While remodeling is still her primary bread and butter, Sue Cosentini, president of Cosentini Construction, knew she had to diversify in this slow economy. She went where her interests lead her and, through a separate LLC called New Earth Living, is developing a small, sustainable infill community in the city of Ithaca, N.Y.
With designer and sustainability planner Rob Morache, who owns sister firm New Earth Strategies, Cosentini is developing The Aurora Dwelling Circle, modeled after co-housing and cottage development. “We’re taking it several steps further, making it ultra-sustainable in many ways and overlaying the cooperative land-use model,” says Cosentini, who owns the Dwelling Circle property, which is adjacent to her own home. As part of the concept, her home, which is the existing home on the parcel, will also undergo a retrofit.
The four 950-to-1,500-square-foot homes will be built at the property’s edges so owners can share a central common space. There will be district space heating and hot water. “We will be using a biomass boiler with submetering to measure use,” Cosentini says. “The district system is possible because of the units’ low energy use.” Edible landscaping, a shared water collection system, shared root cellar, and shared inverter for the photovoltaics are also part of the plan.
In addition, Cosentini and Morache have done extensive research and planning on broader social issues including a focus on community through communication and communal governance and are intending to have a strong emphasis on aging-in-place and multigenerational living at the Ithaca community.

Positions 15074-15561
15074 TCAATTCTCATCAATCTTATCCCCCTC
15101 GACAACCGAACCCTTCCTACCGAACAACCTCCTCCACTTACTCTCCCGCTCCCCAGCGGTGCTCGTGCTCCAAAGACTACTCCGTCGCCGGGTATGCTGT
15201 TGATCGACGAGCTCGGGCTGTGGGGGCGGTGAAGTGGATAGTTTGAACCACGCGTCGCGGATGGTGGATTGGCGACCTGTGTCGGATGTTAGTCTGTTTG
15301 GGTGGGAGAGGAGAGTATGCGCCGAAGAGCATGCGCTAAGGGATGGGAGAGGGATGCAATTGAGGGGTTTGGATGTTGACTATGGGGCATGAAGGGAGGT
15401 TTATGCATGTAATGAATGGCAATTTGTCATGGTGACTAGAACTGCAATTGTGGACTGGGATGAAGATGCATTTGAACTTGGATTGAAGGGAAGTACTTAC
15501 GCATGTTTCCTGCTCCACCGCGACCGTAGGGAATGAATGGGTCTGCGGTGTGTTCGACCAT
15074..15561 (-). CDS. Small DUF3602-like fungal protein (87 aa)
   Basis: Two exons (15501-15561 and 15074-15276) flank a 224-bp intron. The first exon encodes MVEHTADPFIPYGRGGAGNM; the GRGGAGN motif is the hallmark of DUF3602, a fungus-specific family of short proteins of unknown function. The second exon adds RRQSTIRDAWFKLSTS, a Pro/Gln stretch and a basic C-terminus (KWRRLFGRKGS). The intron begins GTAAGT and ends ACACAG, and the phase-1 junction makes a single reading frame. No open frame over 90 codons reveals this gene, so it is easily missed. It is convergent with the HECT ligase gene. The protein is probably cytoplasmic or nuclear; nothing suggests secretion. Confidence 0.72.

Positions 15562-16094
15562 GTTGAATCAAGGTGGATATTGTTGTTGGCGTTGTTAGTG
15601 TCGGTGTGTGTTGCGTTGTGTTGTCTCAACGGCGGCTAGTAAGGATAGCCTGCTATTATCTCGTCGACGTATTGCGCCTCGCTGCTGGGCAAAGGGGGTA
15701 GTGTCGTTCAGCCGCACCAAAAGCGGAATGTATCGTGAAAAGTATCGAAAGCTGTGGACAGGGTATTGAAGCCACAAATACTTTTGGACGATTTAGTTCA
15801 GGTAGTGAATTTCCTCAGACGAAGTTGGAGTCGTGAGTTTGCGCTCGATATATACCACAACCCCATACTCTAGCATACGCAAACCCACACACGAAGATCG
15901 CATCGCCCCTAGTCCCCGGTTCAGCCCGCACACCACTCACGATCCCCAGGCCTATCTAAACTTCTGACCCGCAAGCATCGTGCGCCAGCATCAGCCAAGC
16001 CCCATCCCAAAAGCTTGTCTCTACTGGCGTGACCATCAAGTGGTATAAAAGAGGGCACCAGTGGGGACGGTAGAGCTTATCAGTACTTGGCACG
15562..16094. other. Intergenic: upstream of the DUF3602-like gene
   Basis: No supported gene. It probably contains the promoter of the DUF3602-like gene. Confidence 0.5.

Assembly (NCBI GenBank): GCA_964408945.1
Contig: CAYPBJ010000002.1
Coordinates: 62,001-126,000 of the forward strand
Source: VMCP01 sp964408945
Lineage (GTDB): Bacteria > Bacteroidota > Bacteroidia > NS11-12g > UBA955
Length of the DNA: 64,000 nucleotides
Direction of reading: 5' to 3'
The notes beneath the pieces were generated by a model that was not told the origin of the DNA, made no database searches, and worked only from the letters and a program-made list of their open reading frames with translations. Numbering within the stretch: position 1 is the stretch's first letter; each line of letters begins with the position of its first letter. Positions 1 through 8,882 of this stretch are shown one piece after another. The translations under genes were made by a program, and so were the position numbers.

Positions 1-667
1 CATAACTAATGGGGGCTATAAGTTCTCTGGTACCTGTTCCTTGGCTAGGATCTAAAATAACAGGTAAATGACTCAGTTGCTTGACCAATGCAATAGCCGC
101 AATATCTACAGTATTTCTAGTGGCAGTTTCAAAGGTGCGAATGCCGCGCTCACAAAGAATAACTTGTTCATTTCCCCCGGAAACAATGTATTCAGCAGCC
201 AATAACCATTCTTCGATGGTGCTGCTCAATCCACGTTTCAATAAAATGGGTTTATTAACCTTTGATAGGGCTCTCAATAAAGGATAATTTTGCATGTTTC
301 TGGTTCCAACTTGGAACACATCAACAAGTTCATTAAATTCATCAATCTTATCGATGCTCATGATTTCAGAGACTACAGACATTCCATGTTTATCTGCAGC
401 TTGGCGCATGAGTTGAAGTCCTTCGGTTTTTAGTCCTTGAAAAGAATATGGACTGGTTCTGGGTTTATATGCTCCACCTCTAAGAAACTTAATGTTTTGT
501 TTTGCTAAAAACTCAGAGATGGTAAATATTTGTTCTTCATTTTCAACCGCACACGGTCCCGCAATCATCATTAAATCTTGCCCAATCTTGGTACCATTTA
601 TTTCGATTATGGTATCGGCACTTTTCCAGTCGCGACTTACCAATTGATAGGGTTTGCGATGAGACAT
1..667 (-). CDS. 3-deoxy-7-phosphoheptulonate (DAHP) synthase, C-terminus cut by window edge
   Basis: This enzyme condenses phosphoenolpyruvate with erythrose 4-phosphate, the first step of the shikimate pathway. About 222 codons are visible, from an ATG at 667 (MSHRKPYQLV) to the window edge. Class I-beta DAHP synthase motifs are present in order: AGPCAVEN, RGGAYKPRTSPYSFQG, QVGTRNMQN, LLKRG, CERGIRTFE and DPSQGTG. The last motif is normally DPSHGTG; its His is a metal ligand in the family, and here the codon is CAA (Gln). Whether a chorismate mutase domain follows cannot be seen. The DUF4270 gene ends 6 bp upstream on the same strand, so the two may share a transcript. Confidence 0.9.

A New Way
Sustainability and a thoughtful relationship to the land are what distinguish this development from a run-of-the-mill housing cluster or apartment complex. “There is green space associated with all the units and it is compatible with what exists in the surrounding built environment,” Cosentini says, which means the project is more likely to get approval from the city. The project has been called a model for the future by local residents and policymakers.
While Cosentini acknowledges Ithaca as “a hotbed of sustainability,” she believes the dwelling circle concept can be used in other regions. “The single-family home on two acres in suburbia with its heavy dependence on fossil fuels for roads, infrastructure, and commuting is no longer even remotely sustainable,” Cosentini says. “Land like that now has to be preserved, and we have to increase density in our urban areas. The development pattern we have come up with is really a wonderful way to do that.”
—Stacey Freed, senior editor, REMODELING.